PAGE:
Friday, February 11, 2011

Just a kid at the Sorbonne...

A little festive cheer never hurt some book learnin'...
Waiting for grades at the Sorbonne is tedious business.  Not only do I not know when the grades will appear, but I’m pretty sure that they won’t mean much to me when they are finally posted online.  The French grading system evaluates students out of 20 possible points, and apparently an 11 isn’t too shabby.  That’s like 55% -- not something to call home about in an American mindset.  I figure that as long as my grades stay in the double digits, I’m safe and they can’t kick me out of the school or the country, so let’s cross our fingers, shall we?

Meanwhile, classes resume on Monday, Valentine’s Day, just as the rest of the scholarly world seems to be packing up for their two weeks of vacation.  I’ll be the first to admit that having two weeks of vacation in February just after the Christmas holiday does seem a bit excessive, but I’m in the system now.  It’s been over two years now that I have lived in France.  I drank the punch and I’m all on board.  I just can’t wait until April when the next vacation rolls around.  Work is just something we Parisians (can I say that?) do in between trips to Marseilles and weekends in the mountains, apparently.

But I won’t be heading to the Alps just yet, and that’s not just because I don’t like skiing.  Rather, I can’t ski.  I tend to fall or slide down the mountain the majority of the time.  The skis just make me look that much more ridiculous.

Instead, I’ll be studying my little heart away at the Sorbonne, working on my memoire, which is the equivalent of a master’s thesis in America.  This is the bad-ass long-term project that all master level students pour their souls into.  A more accurate description would be to compare the memoire to a long-winded book report.  With a forty page limit (not minimum) the memoire has to contain at least three, yes 3, sources.  Letters to my grandma contain more than three sources, so I am appalled at the reduction of the task.  I have taken it upon myself to impress my French professors with my perseverance and an astonishing display of research, mostly in English, which will make me seem both dedicated and well-cultured (“He reads in zee English and he writes in zee French!?” they will marvel).  And, in typical Bryan fashion, I am doing too much work.  Or, at least, I am not focusing my work on the correct tasks.  I need to be like the other kids at the Sorbonne.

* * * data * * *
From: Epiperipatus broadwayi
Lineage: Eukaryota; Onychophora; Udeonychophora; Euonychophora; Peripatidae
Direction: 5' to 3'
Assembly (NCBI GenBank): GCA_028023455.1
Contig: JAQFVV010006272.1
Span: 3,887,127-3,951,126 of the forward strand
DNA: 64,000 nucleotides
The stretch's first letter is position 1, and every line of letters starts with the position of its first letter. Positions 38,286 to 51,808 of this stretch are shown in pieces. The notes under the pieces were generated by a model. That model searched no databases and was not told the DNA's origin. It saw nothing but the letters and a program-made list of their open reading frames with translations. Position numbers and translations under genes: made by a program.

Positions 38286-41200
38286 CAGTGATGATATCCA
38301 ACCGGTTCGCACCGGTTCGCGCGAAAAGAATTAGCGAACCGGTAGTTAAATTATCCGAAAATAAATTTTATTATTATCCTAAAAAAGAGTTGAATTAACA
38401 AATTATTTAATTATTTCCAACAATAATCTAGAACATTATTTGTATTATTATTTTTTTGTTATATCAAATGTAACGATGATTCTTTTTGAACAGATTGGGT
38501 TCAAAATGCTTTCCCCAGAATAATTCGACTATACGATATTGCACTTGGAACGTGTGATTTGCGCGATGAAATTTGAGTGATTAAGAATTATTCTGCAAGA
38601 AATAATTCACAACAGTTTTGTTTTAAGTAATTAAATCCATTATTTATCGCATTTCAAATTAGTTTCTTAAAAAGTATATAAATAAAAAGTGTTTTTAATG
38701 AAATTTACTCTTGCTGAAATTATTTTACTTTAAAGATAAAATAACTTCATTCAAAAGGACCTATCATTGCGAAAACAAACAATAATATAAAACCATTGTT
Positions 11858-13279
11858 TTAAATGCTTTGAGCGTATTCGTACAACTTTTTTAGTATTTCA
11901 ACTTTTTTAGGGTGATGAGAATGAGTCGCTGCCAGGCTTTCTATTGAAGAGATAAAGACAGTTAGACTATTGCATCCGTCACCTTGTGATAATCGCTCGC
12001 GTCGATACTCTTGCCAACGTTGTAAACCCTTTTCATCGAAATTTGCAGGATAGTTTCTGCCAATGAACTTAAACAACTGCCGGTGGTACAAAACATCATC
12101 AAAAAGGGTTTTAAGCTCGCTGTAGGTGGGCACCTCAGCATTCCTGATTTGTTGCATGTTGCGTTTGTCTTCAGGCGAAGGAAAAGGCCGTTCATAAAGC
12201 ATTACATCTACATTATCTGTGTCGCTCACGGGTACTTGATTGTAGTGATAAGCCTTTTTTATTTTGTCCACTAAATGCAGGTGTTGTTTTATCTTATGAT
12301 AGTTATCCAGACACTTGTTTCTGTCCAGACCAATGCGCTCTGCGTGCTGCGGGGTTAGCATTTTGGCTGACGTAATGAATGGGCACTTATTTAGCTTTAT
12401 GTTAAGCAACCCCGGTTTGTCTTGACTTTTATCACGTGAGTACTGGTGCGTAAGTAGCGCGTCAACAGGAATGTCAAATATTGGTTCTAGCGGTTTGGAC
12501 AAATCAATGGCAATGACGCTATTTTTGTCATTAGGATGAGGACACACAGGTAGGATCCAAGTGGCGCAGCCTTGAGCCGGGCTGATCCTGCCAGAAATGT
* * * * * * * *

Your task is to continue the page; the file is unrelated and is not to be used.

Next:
After careful observation of the French in action at the Sorbonne, I have noticed where their energy goes.  Instead of grappling with concepts and challenging different ideas, French students spend around 75% of their time on aesthetics (the other 25% is spent, like all students, staying awake).  From carefully underlining their notes with a ruler to using the right hue for certain notes, the French students are meticulous.  You can spot them in a crowd instantly.  They are the ones with a distinguished-looking pencil case full of colored pens, pencils, rulers, and various forms of white out just in case they mistakenly write the wrong word.  Crossing out is abhorred and probably, unofficially, grounds for expulsion.

So while the rest of us silly heads are, you know, listening to the teacher, the French students are illuminating their notes with the ardor of a thousand monks, making sure every detail is perfect.  Little do they know that the professor no longer gives gold stars for pretty penmanship at the university level.  Still, their dedication to their craft is astonishing.

Sitting in class one day, my friend let out a slightly alarming and not all-too discreet curse word, akin to grumbling “fuck” so that everyone could hear.  The professor continued lecturing, as he was paid to do, but did look our way briefly.  I was concerned.  Was everything OK?  Did he need help?  Was his appendix on its way out?

“No,” he said, with a long exasperated exhale, reaching for his white out.  “I wrote the wrong date.”

He carefully applied white out to the loose leaf, possibly preparing for a future in art restoration.  It was flawless and over within minutes, but the damage had been done.  I, meanwhile, finished adding the whiskers to a playful puppy that was wagging his tail between bullet points on the Frankfort School and Judith Butler. 

I guess we can compare grades later to see who produced the most effective notes, but all I’m saying is that I’m not jumping on some bandwagon and running to the store to get a pencil case full of art supplies for my lecture classes.  I'm all about red wine, pointed shoes, and lots of vacation, but I can't do the pencil case thing.  It’s hard enough understanding the professor – how can I spend time deciding which color goes best with his words?

1 comment:

  1. I see the exact same thing with my students at the elementary school level. They panic if they misspell a word, and the whole religious ritual with the whiteout ensues.

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